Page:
WHAT DOES THE REST OF THE WORLD SAY?
Although China has tended to favour bilateral negotiations behind closed doors, other countries want international mediation. But even if the Philippines is successful in its attempts to pursue China at a UN tribunal, China would not be obliged to abide by the ruling.
Recent attempts by regional grouping Asean to discuss new ideas for resolving the dispute appear to have left the bloc severely divided.
The US has warned China not to “elbow aside” the countries it is in conflict with over the islands.
WHY WASHINGTON WON’T ACT?
The US pivot to Southeast Asia, coupled with the region’s myriad conflicts, raises concerns about the future of US interests in the region. The Obama administration has not only worked to strengthen ties with ASEAN, but has also tried to forge tighter relations with individual countries like Myanmar, where it has developed a new focus and strategy of engagement. Experts say that the United States faces a dilemma and tough balancing act in the region, as some Asean countries would like it to play a more forceful role to counter what they see as a greater Chinese assertiveness, while others want to see less US involvement. The priority on all sides still is to avoid military conflict.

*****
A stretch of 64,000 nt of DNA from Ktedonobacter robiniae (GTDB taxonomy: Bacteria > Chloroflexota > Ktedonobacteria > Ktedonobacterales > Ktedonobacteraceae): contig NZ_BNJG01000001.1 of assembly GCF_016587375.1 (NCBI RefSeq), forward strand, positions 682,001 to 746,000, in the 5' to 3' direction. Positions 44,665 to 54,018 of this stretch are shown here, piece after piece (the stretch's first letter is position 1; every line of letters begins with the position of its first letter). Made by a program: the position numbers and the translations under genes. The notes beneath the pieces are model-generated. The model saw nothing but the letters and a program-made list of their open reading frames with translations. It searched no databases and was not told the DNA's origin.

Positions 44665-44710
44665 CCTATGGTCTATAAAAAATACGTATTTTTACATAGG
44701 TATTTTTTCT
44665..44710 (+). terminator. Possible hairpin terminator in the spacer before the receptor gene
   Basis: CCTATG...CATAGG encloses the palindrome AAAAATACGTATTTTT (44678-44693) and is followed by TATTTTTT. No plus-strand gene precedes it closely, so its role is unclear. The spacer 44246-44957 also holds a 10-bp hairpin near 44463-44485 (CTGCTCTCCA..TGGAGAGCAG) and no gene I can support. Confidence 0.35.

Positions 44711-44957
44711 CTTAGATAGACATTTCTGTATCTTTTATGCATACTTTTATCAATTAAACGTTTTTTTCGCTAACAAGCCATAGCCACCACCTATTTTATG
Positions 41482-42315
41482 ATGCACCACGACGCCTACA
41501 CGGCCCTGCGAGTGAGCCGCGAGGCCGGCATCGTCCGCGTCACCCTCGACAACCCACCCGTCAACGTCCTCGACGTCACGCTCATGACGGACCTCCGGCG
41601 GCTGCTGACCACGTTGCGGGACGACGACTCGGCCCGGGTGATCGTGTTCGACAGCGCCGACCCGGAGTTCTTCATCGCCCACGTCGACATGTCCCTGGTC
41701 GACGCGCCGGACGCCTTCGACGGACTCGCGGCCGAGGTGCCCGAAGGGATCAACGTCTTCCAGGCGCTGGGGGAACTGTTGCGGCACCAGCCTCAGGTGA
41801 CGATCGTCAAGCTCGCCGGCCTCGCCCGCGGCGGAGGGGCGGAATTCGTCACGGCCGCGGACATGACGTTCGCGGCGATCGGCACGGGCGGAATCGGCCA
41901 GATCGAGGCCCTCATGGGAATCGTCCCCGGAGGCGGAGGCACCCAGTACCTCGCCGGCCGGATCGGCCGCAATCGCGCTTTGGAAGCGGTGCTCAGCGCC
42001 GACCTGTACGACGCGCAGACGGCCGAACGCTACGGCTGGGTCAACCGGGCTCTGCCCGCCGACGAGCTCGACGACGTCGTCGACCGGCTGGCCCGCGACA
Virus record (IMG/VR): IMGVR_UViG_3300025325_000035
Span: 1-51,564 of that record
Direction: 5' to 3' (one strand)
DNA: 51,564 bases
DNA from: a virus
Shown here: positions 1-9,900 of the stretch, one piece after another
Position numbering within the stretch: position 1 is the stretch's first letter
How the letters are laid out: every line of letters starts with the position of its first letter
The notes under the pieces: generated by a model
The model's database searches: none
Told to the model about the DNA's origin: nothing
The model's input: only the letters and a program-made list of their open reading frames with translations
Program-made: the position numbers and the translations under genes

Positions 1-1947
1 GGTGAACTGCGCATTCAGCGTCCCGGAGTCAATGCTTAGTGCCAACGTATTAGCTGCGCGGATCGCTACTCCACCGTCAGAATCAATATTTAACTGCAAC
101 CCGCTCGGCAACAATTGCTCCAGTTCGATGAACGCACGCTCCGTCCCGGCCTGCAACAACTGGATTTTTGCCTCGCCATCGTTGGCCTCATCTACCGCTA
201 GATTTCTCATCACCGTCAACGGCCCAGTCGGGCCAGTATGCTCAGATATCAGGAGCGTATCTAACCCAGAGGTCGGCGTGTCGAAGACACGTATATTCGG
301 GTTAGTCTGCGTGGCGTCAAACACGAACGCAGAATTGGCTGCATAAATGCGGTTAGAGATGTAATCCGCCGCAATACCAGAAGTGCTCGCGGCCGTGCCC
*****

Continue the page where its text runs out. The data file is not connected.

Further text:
However, if China and the US get engaged in a game of bluff, then China may have more stomach for the fight. Its tactic is to pick quarrels over seemingly small-bore matters that individually are not worth shedding blood over. Yet collectively, almost imperceptibly, they advance China’s ambition to challenge US “primacy” in the region. China’s president has pressed for a new type of “great power relationship” that would bring Beijing greater respect — and power — in Asia. That does not threaten US primacy globally, but it does challenge it in Asia.